For decades, researchers in the genetics field have theorized that the protein spools around which DNA is wound, histones, remain constant in the brain, never changing after development in the womb. Now, researchers from the Icahn School of Medicine at Mount Sinai have discovered that histones are steadily replaced in brain cells throughout life - a process which helps to switch genes on and off. This histone replacement, known as turnover, enables our genetic machinery to adapt to our environment by prompting gene expression, the conversion of genes into the proteins that comprise cellular structures and carry signals in the brain. This new concept, described in a study led by researchers in the Department of Pharmacology and Systems Therapeutics at the Icahn School of Medicine at Mount Sinai, and at the Laboratory of Chromatin Biology and Epigenetics, The Rockefeller University, was published July 1 in the journal Neuron.
The study's findings argue against the long-held belief that histones, part of the chromatin structure that package and protect genetic material in chromosomes, are highly stable proteins in non-dividing cells like nerve cells. The study authors argue that aging histones are instead constantly replaced with new histones, rather than being created once and remaining attached to DNA throughout a person's life. The newfound mechanism is epigenetic, meaning it fine-tunes gene expression without changing the DNA code we inherit from our parents.
The study results revolve around the fact that, although some cell types, such as skin cells, constantly self-destruct and are replaced in an ongoing turnover that keeps tissues viable, others, such as nerve and heart cells, are programmed to perform specific functions with complex genetic memory involved, and do not often divide. With few exceptions, humans get one supply in the womb that must last a lifetime. Therefore, these cells must be highly adaptable, able to form new connections and behave differently depending on outside factors encountered. The research team found that histone turnover regulates how genes in the brain are turned on and off in response to various stimuli, thereby allowing neurons to form new synaptic connections.
"These are very exciting results, creating a new front in the field of chromatin biology," said Ian Maze, PhD, Assistant Professor of Pharmacology and Systems Therapeutics at the Icahn School of Medicine at Mount Sinai. "By identifying this new mechanism of epigenetic regulation, or changes to gene expression caused by external and environmental factors, this work provides a novel conceptual framework for further studies aimed at identifying the molecular underpinnings of neurodevelopmental disease and psychiatric illness."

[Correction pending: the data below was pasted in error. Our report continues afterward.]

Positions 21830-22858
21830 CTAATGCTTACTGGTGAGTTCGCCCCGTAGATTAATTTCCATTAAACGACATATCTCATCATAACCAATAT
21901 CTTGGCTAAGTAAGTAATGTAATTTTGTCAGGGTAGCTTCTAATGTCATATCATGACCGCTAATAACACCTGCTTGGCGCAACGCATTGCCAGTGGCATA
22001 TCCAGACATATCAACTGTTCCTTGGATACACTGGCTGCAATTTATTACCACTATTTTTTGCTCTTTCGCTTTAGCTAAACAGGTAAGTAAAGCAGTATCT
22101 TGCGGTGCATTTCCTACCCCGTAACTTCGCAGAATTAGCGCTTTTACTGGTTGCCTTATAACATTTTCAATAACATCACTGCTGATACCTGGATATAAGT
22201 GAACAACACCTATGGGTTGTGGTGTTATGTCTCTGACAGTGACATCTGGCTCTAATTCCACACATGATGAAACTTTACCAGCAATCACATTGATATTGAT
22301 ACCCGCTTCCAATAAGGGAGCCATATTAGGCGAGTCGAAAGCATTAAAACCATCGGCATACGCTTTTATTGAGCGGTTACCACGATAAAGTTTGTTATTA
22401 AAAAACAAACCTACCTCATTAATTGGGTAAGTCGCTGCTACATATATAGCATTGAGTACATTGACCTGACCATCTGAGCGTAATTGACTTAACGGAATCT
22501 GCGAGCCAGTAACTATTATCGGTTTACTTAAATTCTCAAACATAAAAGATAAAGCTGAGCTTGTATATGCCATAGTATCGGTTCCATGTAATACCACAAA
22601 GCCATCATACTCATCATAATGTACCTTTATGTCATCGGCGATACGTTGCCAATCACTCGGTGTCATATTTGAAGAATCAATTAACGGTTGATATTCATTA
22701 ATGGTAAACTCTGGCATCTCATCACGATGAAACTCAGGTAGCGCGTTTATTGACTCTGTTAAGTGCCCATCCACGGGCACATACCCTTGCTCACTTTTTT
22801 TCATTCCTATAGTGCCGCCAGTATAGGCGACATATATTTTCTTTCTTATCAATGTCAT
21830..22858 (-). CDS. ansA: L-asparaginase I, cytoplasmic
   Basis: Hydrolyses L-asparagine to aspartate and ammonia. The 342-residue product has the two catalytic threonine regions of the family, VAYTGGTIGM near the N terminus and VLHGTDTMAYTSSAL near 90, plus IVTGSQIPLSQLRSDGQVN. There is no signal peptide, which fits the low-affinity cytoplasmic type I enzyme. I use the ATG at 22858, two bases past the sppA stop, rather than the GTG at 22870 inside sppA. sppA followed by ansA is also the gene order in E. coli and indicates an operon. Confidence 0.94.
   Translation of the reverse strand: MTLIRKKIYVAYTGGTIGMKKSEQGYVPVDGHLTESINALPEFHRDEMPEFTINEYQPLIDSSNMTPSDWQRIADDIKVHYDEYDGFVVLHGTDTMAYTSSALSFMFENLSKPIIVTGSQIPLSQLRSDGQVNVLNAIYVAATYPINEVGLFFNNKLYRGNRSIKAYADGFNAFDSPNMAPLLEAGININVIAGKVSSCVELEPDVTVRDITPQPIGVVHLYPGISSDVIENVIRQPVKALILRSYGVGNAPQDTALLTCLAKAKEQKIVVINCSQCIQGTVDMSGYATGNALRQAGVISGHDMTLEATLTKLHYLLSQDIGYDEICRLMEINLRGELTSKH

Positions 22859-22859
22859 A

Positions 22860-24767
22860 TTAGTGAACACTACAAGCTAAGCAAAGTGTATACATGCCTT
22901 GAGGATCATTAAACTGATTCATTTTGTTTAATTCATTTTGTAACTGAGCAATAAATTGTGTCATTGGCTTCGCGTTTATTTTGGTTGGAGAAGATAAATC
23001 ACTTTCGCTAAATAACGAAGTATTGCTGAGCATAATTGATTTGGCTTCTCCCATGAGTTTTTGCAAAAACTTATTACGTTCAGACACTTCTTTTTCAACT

Specifically, the study examined a specific type of histone called H3.3 in human and rodent brains. H3.3 is a version of the histone H3 with a small random genetic change in its code, and thus a small difference in its protein structure. Cells with this version of H3.3 frequently turn over their histones.
To study histone composition in mouse nerve cells and related turnover, researchers fed young, post-weaning rodents a special diet containing heavy labeled lysines, a process known as staple isotope labeling of amino acids in cell cultures and live mice. When examining the nerve cells, researchers explored whether the H3.3 variant was labeled with that stable isotope ("new" histones) or if they were free of the label ("older" histones). This was accomplished by isolating individual neurons from the mice and performing mass spectrometry. The prevalence of the labeled H3.3 demonstrated the fact that the older histones had been replaced with newer ones, indicating histone turnover.
In humans, researchers used a technique called 14C/12C bomb pulse dating to measure turnover. The technique is based on the fact that high levels of radioactive carbon (14C) were released into the atmosphere during the 1950s and 1960s, when open-air nuclear bomb testing occurred following the Second World War. Researchers can take samples from cells - in this case, purified H3.3 samples from brain cells of postmortem human brains, and determine present 14C/12C ratios from the time of death against past atmospheric levels from the time of the subject's birth. As with the rodent observations, the researchers found that H3.3 turnover occurs in the human brain throughout life.
Additionally, the researchers deliberately manipulated H3.3 dynamics in both embryonic and adult neurons, confirming the role of histone turnover in neuronal plasticity. The findings thus establish histone turnover as a critical, and new, regulator of cell-type specific transcription in the brain.
"Histone turnover, shown through our work with H3.3, is essential for the behavior of brain cells," said Dr. Maze. "Furthering our understanding of how the brain works, learns, forms new memories and reacts to changes in the environment can help us to find new ways to treat neurodegenerative diseases and mental illness."